NOBODY can deny that large amounts of money have been “looted” from Pakistan and laundered into accounts and assets abroad. Likewise, nobody can deny that going after such funds and mounting an effort into retrieving them can be an important priority. But it is equally important to be mindful of what exactly it takes to identify such funds and get them restituted to the country. Such an effort can easily turn into a witch hunt, or a never ending saga that ultimately costs more than it actually yields in the form of restituted money. And more importantly still, such an effort can backfire if it is unsuccessful because the signal that will be sent will be the opposite of what the government intends. So if the PTI government is serious about mounting a strong effort to locate, seize and repatriate “looted” funds around the world, it should start by taking a good stock of what all is involved in the process and how far the last such effort launched by Pervez Musharraf actually went.
Finance Minister Asad Umar argues that much has changed from the early 2000s till now, including especially the passage of laws in many countries that facilitate the seizure of assets acquired from illicit funds. In the UK, for example, a new law has made it easy to furnish a politically exposed person with an “unexplained wealth order” (UWO) if they hold significant assets in the UK. That law is currently being tested in the courts and how easy it makes it to seize assets then arrange for their restitution is yet to be discovered. What is worth keeping in mind though is that the UK courts will decide whether to serve a UWO, and whether the replies submitted in response are satisfactory or not. This means the so-called Panama Papers case fought here in Pakistan’s Supreme Court might need to be fought all over again in a UK court if the government decides to move against properties owned by Nawaz Sharif using a UWO. The government should make a serious and sober effort to determine whether all the evidence in their possession will be sufficient to carry the day in a UK court before proceeding in the matter since a court defeat over there could be extremely embarrassing over here. The effort to recover looted money is worthwhile only if it is unambiguously successful.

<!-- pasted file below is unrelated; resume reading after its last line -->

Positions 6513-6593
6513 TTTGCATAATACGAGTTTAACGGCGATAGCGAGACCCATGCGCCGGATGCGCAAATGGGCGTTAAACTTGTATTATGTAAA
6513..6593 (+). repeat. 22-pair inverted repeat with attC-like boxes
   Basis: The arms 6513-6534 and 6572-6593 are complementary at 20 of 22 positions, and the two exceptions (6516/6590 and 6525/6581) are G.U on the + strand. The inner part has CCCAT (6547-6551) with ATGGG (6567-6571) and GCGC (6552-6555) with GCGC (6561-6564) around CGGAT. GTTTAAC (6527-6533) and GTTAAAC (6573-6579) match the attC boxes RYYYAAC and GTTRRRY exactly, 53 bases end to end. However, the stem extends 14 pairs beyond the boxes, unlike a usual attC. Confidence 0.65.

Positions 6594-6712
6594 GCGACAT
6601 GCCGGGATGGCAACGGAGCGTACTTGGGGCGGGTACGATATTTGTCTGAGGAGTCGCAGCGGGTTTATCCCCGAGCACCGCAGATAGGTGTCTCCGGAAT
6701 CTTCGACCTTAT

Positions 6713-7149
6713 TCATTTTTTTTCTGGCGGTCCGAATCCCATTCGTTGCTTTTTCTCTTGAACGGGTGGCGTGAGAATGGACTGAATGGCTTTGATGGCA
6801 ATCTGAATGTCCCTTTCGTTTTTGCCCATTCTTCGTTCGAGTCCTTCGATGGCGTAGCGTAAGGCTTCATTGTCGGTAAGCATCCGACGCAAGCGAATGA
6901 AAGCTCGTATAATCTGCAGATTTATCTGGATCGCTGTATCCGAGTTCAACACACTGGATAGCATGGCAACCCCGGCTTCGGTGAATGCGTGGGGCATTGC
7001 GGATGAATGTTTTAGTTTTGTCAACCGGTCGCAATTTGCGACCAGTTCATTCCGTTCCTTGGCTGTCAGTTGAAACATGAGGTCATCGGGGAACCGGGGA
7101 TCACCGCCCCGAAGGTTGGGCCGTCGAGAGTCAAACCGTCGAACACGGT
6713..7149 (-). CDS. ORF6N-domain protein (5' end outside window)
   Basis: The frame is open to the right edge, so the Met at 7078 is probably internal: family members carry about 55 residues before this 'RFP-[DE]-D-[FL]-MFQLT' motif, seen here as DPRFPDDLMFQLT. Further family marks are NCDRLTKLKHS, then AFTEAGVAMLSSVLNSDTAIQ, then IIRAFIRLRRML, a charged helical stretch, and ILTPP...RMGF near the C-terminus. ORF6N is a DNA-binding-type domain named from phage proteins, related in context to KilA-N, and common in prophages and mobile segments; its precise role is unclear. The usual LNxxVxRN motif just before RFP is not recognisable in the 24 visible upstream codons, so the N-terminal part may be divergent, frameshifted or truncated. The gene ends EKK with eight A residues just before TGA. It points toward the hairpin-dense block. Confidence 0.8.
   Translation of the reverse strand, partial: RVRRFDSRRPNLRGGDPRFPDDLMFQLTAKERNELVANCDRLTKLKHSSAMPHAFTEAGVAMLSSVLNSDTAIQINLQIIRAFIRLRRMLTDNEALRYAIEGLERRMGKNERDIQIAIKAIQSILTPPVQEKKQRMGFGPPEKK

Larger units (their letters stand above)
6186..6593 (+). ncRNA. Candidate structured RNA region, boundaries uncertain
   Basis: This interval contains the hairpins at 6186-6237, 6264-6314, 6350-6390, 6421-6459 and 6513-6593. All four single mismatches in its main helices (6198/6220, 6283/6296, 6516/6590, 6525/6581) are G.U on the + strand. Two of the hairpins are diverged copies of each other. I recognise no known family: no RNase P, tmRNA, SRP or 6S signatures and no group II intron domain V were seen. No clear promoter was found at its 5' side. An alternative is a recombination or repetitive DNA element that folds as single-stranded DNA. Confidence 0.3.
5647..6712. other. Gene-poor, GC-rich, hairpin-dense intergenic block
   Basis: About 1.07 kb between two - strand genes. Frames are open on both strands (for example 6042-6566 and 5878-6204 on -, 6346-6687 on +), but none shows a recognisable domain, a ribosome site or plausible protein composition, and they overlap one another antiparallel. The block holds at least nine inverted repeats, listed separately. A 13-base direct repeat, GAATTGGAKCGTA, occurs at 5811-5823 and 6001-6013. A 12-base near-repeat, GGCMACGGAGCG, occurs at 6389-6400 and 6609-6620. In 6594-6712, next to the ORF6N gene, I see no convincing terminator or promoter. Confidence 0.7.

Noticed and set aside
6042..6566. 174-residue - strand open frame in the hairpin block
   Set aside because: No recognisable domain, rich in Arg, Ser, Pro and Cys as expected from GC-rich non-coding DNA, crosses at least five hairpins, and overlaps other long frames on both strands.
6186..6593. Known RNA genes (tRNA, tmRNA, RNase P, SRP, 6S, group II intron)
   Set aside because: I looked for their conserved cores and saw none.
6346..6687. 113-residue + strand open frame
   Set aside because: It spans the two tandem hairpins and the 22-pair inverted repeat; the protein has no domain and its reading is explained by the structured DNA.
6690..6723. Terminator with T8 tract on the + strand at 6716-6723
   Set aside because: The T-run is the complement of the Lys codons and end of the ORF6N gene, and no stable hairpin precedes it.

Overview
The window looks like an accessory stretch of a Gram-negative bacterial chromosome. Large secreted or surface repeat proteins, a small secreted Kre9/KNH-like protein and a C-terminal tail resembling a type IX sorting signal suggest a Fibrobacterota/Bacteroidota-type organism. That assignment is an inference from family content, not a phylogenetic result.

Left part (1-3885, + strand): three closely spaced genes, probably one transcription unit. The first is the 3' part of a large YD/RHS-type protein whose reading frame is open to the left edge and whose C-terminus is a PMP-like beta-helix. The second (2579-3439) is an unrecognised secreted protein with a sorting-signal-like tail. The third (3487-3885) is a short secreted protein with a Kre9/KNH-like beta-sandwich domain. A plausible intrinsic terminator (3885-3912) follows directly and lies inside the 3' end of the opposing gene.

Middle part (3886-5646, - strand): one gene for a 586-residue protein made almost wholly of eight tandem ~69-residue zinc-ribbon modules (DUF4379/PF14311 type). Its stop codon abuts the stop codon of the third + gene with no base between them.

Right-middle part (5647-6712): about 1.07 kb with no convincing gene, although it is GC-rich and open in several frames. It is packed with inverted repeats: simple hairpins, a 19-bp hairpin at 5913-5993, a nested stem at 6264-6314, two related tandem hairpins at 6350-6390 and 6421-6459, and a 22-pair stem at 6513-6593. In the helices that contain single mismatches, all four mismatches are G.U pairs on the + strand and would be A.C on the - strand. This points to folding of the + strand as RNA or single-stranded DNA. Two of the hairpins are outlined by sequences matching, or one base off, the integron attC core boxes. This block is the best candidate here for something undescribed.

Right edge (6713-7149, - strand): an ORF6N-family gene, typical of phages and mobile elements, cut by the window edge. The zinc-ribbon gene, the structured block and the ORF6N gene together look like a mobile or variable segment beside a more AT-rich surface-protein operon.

Published in Dawn, August 25th, 2018